Is JPMorgan Chase & Co. (NYSE:JPM) a healthy stock for your portfolio? The best stock pickers are getting less optimistic. The number of bullish hedge fund positions were cut by 3 in recent months.
If you’d ask most traders, hedge funds are seen as unimportant, old financial tools of years past. While there are over 8000 funds with their doors open at present, we hone in on the masters of this group, close to 450 funds. Most estimates calculate that this group controls the lion’s share of the hedge fund industry’s total capital, and by watching their top investments, we have come up with a few investment strategies that have historically outpaced the market. Our small-cap hedge fund strategy outstripped the S&P 500 index by 18 percentage points annually for a decade in our back tests, and since we’ve began to sharing our picks with our subscribers at the end of August 2012, we have outperformed the S&P 500 index by 24 percentage points in 7 months (see the details here).
Just as beneficial, optimistic insider trading activity is another way to break down the world of equities. There are a variety of motivations for an executive to cut shares of his or her company, but just one, very simple reason why they would behave bullishly. Several empirical studies have demonstrated the market-beating potential of this strategy if shareholders know what to do (learn more here).
Consequently, we’re going to take a glance at the key action surrounding JPMorgan Chase & Co. (NYSE:JPM).
How have hedgies been trading JPMorgan Chase & Co. (NYSE:JPM)?
At the end of the first quarter, a total of 94 of the hedge funds we track were bullish in this stock, a change of -3% from one quarter earlier. With the smart money’s sentiment swirling, there exists a select group of key hedge fund managers who were increasing their holdings substantially.
Of the funds we track, Paul Ruddock and Steve Heinz’s Lansdowne Partners had the most valuable position in JPMorgan Chase & Co. (NYSE:JPM), worth close to $854.1 million, accounting for 11.7% of its total 13F portfolio. The second largest stake is held by Fisher Asset Management, managed by Ken Fisher, which held a $616.7 million position; 1.6% of its 13F portfolio is allocated to the stock. Some other hedge funds that hold long positions include Phill Gross and Robert Atchinson’s Adage Capital Management, Richard S. Pzena’s Pzena Investment Management and Ric Dillon’s Diamond Hill Capital.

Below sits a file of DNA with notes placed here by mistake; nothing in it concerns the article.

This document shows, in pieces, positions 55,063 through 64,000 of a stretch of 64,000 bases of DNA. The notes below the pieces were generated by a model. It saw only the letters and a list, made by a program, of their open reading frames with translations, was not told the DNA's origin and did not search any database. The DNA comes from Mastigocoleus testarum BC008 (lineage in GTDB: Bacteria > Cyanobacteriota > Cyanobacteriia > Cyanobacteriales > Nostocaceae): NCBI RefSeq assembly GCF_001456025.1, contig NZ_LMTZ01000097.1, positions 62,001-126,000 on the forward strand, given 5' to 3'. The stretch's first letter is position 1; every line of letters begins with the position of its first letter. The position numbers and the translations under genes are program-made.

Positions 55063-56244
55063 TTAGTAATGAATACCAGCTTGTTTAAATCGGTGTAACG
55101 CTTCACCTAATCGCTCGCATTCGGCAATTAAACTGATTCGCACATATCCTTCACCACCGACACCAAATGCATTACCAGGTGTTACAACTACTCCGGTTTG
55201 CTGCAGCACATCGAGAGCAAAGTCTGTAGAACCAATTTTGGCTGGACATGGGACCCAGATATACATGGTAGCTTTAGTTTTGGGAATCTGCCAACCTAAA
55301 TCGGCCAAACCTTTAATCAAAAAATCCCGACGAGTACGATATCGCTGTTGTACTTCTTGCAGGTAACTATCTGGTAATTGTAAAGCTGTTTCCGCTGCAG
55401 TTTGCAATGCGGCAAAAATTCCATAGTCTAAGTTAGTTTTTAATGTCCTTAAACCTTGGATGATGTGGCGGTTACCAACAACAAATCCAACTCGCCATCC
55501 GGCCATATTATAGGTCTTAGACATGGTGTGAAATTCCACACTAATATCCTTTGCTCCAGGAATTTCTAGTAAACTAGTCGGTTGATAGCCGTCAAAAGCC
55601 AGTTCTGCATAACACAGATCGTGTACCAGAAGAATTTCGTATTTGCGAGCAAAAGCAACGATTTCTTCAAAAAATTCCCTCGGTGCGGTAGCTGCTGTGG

Seeing as JPMorgan Chase & Co. (NYSE:JPM) has faced declining sentiment from the smart money, we can see that there were a few fund managers that slashed their entire stakes last quarter. Intriguingly, Rob Citrone’s Discovery Capital Management cut the biggest stake of all the hedgies we watch, totaling close to $177 million in stock.. George Soros’s fund, Soros Fund Management, also dropped its stock, about $113 million worth. These transactions are intriguing to say the least, as aggregate hedge fund interest was cut by 3 funds last quarter.
What have insiders been doing with JPMorgan Chase & Co. (NYSE:JPM)?
Bullish insider trading is particularly usable when the primary stock in question has experienced transactions within the past 180 days. Over the latest half-year time frame, JPMorgan Chase & Co. (NYSE:JPM) has experienced 2 unique insiders purchasing, and 7 insider sales (see the details of insider trades here).
Let’s also take a look at hedge fund and insider activity in other stocks similar to JPMorgan Chase & Co. (NYSE:JPM). These stocks are Toronto-Dominion Bank (USA) (NYSE:TD), Mitsubishi UFJ Financial Group Inc (ADR) (NYSE:MTU), Bank of America Corp (NYSE:BAC), Citigroup Inc. (NYSE:C), and Wells Fargo & Co (NYSE:WFC). All of these stocks are in the money center banks industry and their market caps resemble JPM’s market cap.